Mangroves are not only emblematic of the coastal beauty of Southwest Florida, but they are also the first line of defense against rising seas and storms.
FGCU’s The Water School researchers began studying these mangroves shortly after Hurricane Irma in 2017 to see how the area recovered from the storm.
Just in the past few weeks, they’ve been back on the site to see how it’s changed since then.
Dr. Win Everham, is a professor of ecology and environmental studies. He said, “It’s wet, it’s muddy. The anti-roots make it difficult to move through there. There are always spiders.”
While the mangrove plot may not be suitable for the uninitiated, for Everham and Brian Bovard, Ph.D. This outdoor classroom is both beautiful and meaningful.
Bovard is the program coordinator and assistant professor in the Department of Ecology & Environmental Studies at FGCU.
“We’re doing a long-term study of mangroves to see how they actually respond to things like sea level rise, storm impacts, storm surge, things like that,” he said. ”
The duo and their students study how these mangroves grow and change over time. ”
Everham went on to explain, “This is the first time we’ve gone back and resampled the entire forest in an organized way to get a real sense of how the forest is growing again. On the surface it looks great, you know that when you come out the next day after a storm it looks horrible and devastating, but it’s not the first storm these mangroves have seen. . So they can sprout again, they have babies underneath them growing back. ”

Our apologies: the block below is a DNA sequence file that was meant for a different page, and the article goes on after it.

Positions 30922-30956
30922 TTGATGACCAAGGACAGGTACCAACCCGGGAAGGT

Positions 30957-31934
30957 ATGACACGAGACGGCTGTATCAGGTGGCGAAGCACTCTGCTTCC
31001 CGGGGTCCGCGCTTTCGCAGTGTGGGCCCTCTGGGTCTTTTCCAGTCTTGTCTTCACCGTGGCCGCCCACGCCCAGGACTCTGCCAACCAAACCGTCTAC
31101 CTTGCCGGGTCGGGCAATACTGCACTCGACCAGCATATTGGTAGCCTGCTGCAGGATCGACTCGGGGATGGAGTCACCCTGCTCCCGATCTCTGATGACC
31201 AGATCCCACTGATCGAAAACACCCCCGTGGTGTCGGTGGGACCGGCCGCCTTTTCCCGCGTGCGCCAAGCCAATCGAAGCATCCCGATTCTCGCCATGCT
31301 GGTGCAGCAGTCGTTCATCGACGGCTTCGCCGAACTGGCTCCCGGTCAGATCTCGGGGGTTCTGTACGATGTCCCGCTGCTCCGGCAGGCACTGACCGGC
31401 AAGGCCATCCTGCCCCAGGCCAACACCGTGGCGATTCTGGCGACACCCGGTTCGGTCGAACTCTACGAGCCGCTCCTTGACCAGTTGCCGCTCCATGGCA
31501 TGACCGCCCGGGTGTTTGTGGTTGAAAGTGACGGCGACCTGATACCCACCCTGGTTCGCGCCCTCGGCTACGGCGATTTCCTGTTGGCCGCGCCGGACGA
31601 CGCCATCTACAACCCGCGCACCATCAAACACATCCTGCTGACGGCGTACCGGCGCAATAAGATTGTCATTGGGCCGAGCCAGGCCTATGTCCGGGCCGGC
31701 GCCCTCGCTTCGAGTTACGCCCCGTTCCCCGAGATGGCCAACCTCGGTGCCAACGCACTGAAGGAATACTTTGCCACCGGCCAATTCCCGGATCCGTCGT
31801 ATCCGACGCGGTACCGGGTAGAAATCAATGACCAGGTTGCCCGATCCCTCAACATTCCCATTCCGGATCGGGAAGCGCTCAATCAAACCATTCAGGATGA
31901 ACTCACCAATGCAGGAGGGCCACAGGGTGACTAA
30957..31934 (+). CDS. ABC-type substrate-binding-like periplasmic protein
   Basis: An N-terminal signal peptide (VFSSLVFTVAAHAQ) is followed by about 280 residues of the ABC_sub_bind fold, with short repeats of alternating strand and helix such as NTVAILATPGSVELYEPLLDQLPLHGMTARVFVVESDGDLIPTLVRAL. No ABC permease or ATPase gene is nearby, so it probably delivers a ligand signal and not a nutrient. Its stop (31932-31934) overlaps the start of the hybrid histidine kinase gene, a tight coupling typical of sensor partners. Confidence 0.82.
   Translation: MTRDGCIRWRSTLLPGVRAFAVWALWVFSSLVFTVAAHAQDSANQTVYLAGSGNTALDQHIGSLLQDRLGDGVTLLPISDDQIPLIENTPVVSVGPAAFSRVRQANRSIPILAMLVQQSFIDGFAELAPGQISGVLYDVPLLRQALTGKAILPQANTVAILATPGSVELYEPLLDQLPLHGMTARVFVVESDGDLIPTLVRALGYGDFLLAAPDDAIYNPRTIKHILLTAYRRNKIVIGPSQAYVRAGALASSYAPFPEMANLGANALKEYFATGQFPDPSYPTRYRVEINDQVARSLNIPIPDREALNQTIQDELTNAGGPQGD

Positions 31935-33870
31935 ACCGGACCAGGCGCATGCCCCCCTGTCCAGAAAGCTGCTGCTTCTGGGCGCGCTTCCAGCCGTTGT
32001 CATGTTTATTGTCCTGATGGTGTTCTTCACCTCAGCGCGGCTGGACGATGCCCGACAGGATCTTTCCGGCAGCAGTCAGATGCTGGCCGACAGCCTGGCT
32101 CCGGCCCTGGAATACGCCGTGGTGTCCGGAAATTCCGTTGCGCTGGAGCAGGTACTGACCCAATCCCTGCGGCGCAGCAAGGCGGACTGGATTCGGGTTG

The beauty of resilience serves as a reminder of why it is so important to protect these mangroves.
“They have certainly experienced hurricanes through evolutionary time,” he adds, “They haven’t experienced human stressors in all that time. So we’re changing freshwater flows, we’re changing the tides in different places in our landscape. We are introducing alien species unknowingly, we are increasing the amount of chemical pollution that is spilling out of our roads, all of which is adding stress to critically important forests. this weight. “
The way they see it, forests are important to our economy and well-being, because they not only act as protection, as a physical barrier, but they also help offset carbon emissions. that we release into the atmosphere.
When they measure mangroves, it’s not as simple as measuring height.
Everham and Bovard used a special ruler to measure around it. This diameter tape tells the researchers the thickness of the tree and in turn, by comparing it with the average tree size, they can determine how much carbon is being released.
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https://www.winknews.com/2022/02/18/mangroves-crucial-to-swfl-ecosystem-protecting-shorelines-and-reduce-carbon/ Mangroves are vital to the SWFL ecosystem, coastal protection and carbon reduction